Diane Wolf died Jan. 10 and the obituary appeared yesterday. I could hardly believe it. She was 53. I have been out of touch with her for a decade or so, but I always thought of her fondly. She was a hobby pioneer.
It was Wolf who laid the groundwork in Washington, D.C., for the current circulating coinage renaissance that we are all enjoying. State and territories quarters, new nickels in 2004-2006, Sacagawea and Presidential dollars and even the Mint administrative philosophy of running itself as a business all have roots in Wolf’s advocacy of changing circulating coin designs.
She conducted her campaign first from her membership on the U.S. Commission of Fine Arts, which advises the Treasury secretary on coin designs.
I had a ringside seat and helped her all I could. The effort was conceived in late 1986 after she had made some remarks at a Fine Arts Commission meeting that I and others interpreted as being favorable to coinage redesign, a goal collectors have held for many years.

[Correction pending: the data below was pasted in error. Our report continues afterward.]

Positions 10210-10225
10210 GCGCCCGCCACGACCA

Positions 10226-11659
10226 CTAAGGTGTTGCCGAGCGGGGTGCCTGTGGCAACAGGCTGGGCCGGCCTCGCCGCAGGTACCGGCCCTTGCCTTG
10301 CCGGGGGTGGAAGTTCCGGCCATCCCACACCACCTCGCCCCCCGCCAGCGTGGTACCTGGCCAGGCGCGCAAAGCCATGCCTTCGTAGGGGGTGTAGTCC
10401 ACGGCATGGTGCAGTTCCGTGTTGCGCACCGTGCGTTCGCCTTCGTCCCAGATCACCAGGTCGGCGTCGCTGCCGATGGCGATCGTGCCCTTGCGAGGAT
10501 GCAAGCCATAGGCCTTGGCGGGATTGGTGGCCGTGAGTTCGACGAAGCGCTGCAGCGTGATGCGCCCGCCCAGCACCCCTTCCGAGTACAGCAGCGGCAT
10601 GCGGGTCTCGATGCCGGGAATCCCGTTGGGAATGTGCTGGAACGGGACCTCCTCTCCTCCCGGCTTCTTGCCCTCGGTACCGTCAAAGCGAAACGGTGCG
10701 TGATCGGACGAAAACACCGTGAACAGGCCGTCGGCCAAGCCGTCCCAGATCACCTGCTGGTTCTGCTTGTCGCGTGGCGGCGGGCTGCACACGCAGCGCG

I asked Paul Green to interview her. He did. He had a political background as well as a coin background. He knew how Washington worked. He and Diane hit it off. He did all he could to help her.
The interview was great. I talked to Cliff Mishler and asked him if Numismatic News could support Wolf in the effort to change coin designs. He agreed. We launched the newspaper campaign in early 1987.
We started out advocating changing both sides of each circulating coin denomination in sequence, but the realities of politics suggested retaining obverse designs and changing reverse designs only.
This has been the template used on quarters and nickels ever since, and soon Sacagawea dollars.
Wolf persuaded the Senate to back the concept but it always foundered in the House of Representatives. Wolf rubbed Frank Annunzio, the longtime coinage czar, the wrong way. Such is politics.
Ultimately new people, new elected representatives, a new Mint director and new political realities in Washington brought all of the elements into proper alignment.
Wolf could not claim to be the author of what happened, but without her persuading all coin collectors to think it was possible again to have new designs, little or nothing would have happened ever.
Imagine a hobby without state quarters, Lewis and Clark nickels, Sacagawea and Presidential dollars. It would be a much duller place.
Thanks, Diane. You made a difference. Rest in peace.